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Daily CSR

Daily CSR
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Meet Gilead’s virologists as they hunt COVID-19 variants


When a new COVID-19 virus variant is discovered, Gilead virologists Charlotte Hedskog and John Bilello, along with their teams, mobilize as "variant hunters."

Their mission is to see if COVID-19 therapeutics will still be effective against new strains. The process necessitates perseverance and collaboration, as the results have far-reaching implications for treating people with COVID-19 all over the world.

“It can be a challenging process for sure as some variants are harder to find,” says Charlotte, Senior Research Scientist on the Clinical Virology team.

However, expert teams are up to the task. Since COVID-19 emerged and spread around the world in late 2019 and early 2020, scientists have tested more than 15 different genetic variants of SARS-CoV-2, the virus that causes COVID-19.

“This is a process that involves many people with a commitment to collaboration – internally and externally,” says John, Director of Virology, who leads the COVID-19 Discovery Virology team. “We all rely on each other to find these isolates and identify which ones to go after.”

The work begins when the Centers for Disease Control and Prevention (CDC) or the World Health Organization (WHO) issues an alert indicating the presence of a new SARS-CoV-2 "variant of concern" - a genetically distinct virus strain that is increasing in transmission rate, causing more severe disease, or may be capable of evading vaccines, therapeutic antibodies, or antivirals.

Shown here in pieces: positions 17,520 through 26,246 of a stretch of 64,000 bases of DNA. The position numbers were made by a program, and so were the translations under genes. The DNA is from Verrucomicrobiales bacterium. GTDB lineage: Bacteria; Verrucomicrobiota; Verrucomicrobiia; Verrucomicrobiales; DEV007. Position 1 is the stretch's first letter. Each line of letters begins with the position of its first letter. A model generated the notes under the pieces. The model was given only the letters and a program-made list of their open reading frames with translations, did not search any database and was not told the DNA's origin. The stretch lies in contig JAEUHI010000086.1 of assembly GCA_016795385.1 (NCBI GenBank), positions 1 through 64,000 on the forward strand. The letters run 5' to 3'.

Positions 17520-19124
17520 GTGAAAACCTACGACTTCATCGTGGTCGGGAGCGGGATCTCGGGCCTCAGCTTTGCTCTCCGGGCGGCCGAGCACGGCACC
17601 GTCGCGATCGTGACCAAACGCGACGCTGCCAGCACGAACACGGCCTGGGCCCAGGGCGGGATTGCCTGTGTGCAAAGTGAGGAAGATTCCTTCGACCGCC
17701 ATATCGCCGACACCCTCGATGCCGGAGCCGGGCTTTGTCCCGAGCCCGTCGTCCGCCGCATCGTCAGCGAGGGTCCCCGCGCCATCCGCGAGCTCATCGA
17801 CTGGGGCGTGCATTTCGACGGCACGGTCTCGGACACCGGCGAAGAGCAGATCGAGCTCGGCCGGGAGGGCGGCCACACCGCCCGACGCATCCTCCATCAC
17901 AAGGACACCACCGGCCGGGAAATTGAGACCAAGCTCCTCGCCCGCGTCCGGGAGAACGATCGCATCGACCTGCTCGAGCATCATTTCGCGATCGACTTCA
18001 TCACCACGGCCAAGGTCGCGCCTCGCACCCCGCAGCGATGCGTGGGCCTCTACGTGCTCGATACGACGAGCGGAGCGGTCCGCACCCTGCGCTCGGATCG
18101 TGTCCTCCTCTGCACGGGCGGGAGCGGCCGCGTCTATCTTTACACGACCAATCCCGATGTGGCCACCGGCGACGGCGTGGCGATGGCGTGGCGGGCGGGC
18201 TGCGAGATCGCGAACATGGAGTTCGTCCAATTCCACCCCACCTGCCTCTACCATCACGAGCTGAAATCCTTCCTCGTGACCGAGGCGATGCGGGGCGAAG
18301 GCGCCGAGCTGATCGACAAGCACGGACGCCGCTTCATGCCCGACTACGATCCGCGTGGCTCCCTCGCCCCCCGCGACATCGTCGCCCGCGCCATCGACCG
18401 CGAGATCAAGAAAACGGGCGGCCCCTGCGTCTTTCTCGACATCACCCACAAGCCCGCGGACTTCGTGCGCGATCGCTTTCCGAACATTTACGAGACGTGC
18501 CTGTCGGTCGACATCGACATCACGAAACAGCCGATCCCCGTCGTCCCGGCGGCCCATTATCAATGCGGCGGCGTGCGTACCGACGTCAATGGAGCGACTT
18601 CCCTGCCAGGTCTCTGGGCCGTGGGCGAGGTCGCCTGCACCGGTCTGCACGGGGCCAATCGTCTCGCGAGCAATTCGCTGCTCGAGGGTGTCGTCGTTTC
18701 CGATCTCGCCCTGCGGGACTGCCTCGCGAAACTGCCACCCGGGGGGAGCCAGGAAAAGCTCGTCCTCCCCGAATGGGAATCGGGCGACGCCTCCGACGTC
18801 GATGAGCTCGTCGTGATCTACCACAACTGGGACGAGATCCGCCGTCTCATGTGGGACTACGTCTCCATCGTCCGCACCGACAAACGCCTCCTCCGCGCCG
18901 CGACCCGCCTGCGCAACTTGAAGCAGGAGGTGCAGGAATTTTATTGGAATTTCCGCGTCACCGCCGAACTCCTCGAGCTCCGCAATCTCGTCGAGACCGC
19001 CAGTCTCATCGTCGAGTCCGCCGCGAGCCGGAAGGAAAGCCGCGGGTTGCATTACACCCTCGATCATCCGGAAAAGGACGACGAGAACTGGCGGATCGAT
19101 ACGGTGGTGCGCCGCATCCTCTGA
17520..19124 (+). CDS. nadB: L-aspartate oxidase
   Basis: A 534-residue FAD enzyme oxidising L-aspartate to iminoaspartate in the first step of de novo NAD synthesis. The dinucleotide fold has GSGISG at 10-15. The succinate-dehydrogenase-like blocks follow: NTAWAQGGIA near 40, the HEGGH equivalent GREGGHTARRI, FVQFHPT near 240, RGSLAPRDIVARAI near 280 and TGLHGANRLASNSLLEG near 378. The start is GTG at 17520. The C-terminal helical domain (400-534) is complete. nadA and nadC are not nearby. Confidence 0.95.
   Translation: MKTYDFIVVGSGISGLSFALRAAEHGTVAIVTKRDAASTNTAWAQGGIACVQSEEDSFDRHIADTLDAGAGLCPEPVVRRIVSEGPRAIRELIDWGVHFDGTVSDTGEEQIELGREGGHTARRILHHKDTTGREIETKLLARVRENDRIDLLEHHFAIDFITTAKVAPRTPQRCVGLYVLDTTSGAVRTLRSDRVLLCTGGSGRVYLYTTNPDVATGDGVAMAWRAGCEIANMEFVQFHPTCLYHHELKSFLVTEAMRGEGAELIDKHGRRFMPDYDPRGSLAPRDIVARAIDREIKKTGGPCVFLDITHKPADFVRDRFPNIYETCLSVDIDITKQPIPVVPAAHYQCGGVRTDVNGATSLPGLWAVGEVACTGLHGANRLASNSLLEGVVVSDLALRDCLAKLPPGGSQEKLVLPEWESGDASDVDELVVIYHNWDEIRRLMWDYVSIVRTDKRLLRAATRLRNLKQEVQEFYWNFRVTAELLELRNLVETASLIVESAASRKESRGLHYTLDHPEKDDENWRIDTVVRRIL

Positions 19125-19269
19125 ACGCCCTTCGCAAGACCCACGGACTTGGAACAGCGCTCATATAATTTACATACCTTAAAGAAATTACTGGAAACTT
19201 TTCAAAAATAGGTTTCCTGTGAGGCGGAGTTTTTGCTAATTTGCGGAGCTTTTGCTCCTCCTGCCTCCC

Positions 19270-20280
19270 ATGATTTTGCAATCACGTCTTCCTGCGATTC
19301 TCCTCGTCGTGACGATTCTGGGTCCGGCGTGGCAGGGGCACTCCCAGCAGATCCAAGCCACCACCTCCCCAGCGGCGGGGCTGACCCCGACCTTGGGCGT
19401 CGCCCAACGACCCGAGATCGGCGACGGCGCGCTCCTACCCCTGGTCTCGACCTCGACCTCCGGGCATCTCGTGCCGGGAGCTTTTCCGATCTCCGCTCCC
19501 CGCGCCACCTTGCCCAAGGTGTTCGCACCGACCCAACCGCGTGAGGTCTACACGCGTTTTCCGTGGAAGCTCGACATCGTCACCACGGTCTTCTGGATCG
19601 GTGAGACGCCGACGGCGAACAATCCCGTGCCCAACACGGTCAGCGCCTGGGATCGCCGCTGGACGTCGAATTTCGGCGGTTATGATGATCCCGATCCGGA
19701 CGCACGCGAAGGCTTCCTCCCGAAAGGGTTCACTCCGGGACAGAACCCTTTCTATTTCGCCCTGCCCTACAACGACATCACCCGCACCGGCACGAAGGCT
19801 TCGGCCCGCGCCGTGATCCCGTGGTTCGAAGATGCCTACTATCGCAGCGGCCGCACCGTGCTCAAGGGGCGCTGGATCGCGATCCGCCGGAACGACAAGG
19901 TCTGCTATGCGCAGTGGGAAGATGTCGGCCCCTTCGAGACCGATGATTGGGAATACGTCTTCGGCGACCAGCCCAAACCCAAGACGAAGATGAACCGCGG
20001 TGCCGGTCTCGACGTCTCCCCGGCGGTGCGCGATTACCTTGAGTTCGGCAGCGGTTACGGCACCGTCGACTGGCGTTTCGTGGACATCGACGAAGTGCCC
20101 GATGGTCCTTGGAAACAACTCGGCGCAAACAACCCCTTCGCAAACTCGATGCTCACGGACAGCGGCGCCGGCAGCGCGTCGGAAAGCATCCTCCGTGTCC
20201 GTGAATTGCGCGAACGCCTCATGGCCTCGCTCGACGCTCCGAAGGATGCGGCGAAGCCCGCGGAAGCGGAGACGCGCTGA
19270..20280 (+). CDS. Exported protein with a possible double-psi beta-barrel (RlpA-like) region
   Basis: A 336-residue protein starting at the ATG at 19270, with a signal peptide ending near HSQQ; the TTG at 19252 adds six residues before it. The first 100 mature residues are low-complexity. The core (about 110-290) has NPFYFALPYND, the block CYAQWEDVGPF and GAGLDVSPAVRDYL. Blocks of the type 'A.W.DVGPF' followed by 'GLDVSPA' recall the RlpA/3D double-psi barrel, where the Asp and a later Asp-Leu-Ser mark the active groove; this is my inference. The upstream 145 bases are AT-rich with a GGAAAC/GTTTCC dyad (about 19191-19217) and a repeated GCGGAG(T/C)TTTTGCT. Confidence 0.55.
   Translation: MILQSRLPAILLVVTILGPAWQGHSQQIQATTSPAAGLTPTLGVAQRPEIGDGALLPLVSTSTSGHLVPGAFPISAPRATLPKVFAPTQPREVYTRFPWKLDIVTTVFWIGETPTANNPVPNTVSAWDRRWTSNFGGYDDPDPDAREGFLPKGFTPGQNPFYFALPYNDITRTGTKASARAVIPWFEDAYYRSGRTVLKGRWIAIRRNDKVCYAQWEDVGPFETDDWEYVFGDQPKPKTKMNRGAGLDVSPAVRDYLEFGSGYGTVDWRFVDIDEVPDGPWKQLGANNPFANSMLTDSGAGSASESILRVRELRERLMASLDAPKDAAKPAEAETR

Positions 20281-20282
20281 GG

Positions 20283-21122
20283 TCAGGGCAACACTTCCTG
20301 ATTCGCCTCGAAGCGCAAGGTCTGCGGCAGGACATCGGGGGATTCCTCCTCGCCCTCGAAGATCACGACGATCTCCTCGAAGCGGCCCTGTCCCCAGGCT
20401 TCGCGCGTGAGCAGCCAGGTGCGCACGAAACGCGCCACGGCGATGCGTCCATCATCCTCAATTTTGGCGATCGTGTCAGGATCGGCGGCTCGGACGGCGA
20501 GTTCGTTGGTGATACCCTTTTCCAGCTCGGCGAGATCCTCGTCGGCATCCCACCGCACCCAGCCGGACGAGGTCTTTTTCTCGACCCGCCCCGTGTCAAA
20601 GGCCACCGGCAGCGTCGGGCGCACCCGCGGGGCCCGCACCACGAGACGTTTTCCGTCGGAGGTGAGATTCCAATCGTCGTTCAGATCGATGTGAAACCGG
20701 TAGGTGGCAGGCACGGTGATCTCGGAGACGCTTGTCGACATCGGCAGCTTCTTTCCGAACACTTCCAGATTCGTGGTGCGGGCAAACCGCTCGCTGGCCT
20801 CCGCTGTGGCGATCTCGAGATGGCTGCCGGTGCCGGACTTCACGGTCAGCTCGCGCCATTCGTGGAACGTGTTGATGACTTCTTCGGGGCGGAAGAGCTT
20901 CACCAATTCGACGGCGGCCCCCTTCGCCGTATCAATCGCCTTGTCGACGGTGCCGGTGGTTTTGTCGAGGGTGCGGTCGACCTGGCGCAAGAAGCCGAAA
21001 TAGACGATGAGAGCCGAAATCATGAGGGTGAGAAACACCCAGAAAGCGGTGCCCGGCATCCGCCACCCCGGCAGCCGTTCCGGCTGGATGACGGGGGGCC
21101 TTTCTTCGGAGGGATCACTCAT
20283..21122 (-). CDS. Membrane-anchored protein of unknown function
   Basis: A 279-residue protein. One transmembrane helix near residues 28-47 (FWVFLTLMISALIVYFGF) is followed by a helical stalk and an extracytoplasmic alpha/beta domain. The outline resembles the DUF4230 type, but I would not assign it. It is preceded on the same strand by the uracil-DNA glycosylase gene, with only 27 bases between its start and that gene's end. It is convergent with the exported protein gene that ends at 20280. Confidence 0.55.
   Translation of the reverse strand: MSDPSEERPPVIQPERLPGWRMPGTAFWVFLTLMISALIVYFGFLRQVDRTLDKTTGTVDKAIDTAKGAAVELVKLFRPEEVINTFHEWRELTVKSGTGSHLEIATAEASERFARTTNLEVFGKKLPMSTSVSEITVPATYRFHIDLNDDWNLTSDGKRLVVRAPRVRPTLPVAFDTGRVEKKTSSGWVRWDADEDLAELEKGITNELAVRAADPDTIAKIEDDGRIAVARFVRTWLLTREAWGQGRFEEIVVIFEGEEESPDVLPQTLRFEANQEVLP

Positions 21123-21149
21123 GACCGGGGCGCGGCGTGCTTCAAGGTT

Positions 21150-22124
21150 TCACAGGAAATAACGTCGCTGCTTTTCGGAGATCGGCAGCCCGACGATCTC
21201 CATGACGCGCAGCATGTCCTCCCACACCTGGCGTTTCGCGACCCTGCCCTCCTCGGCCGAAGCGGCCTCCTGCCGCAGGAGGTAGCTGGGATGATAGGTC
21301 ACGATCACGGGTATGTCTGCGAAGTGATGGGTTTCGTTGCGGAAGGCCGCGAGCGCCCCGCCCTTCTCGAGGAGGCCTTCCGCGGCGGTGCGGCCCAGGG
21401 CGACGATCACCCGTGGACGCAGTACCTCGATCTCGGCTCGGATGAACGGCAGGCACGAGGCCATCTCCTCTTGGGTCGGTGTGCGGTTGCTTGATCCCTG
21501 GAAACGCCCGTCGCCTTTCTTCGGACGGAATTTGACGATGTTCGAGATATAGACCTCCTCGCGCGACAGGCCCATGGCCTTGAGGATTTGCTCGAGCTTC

“When we hear that there is something new, we immediately reach out to our collaborators,” says Charlotte.

Over time, John, Charlotte, and their colleagues have made numerous connections with domestic and international academic collaborators who have isolated new variants they were looking for. Early in the pandemic, for example, the scientists collaborated with collaborators to obtain the isolated strain from the first reported case of COVID-19 in the United States, which was identified in Washington State.

“Recently, the team has established a partner in India and is also reaching out to other potential partners around the world,” says Charlotte. “This includes South Africa, where the Omicron virus was first identified.”

Testing a New Variant
The virus continues to reappear in various forms around the world, and it can be difficult to identify an isolated sample of a new variant. When the variant is discovered, Gilead applies to the CDC for a special permit to ship it to its Foster City labs.

Once received, it is examined by trained laboratory personnel from both the Clinical and Discovery Virology teams in a specialized biosafety lab built in 2020 for the study of SARS-CoV-2. They examine how virus samples react when exposed to various levels of COVID-19 therapeutics. If the amount of therapeutics required to inhibit the virus does not change, this indicates that the drug retains its full activity against the new variant in a laboratory setting. This method was used to test all of the major prior variants as well as the more recent Omicron BA.4 and BA.5 subvariants.

To speed up the testing process, the researchers are now working on a method that will allow them to create an engineered version of a variant in the lab using available genetic sequencing data. These 'replicons' are an important alternative method for testing COVID-19 therapeutics against novel strains.

“The 'replicons' would support producing results much faster, which is important to ultimately help people with a new COVID-19 variant, faster,” says Charlotte. “As the COVID-19 pandemic continues to evolve, new variants of concern will certainly emerge. We need to continue to monitor these variants and generate antiviral data for potential future variants of concern.”